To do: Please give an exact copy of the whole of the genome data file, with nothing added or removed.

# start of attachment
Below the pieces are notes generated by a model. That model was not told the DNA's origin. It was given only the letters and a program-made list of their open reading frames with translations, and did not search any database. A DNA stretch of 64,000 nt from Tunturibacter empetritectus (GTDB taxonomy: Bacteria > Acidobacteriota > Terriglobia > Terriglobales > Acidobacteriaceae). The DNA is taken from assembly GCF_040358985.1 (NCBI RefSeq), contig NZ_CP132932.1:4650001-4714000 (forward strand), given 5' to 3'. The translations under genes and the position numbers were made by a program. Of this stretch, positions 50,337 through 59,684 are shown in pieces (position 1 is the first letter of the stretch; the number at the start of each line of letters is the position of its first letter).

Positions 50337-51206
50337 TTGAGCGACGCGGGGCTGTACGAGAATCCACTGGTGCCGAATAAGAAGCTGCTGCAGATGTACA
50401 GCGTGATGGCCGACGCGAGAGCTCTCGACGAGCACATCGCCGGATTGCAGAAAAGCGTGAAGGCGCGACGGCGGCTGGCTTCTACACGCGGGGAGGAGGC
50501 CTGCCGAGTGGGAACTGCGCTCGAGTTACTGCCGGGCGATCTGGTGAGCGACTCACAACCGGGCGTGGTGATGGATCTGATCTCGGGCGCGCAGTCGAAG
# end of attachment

Below the pieces are notes generated by a model. That model was not told the DNA's origin. It was given only the letters and a program-made list of their open reading frames with translations, and did not search any database. A DNA stretch of 64,000 nt from Tunturibacter empetritectus (GTDB taxonomy: Bacteria > Acidobacteriota > Terriglobia > Terriglobales > Acidobacteriaceae). The DNA is taken from assembly GCF_040358985.1 (NCBI RefSeq), contig NZ_CP132932.1:4650001-4714000 (forward strand), given 5' to 3'. The translations under genes and the position numbers were made by a program. Of this stretch, positions 50,337 through 59,684 are shown in pieces (position 1 is the first letter of the stretch; the number at the start of each line of letters is the position of its first letter).

Positions 50337-51206
50337 TTGAGCGACGCGGGGCTGTACGAGAATCCACTGGTGCCGAATAAGAAGCTGCTGCAGATGTACA
50401 GCGTGATGGCCGACGCGAGAGCTCTCGACGAGCACATCGCCGGATTGCAGAAAAGCGTGAAGGCGCGACGGCGGCTGGCTTCTACACGCGGGGAGGAGGC
50501 CTGCCGAGTGGGAACTGCGCTCGAGTTACTGCCGGGCGATCTGGTGAGCGACTCACAACCGGGCGTGGTGATGGATCTGATCTCGGGCGCGCAGTCGAAG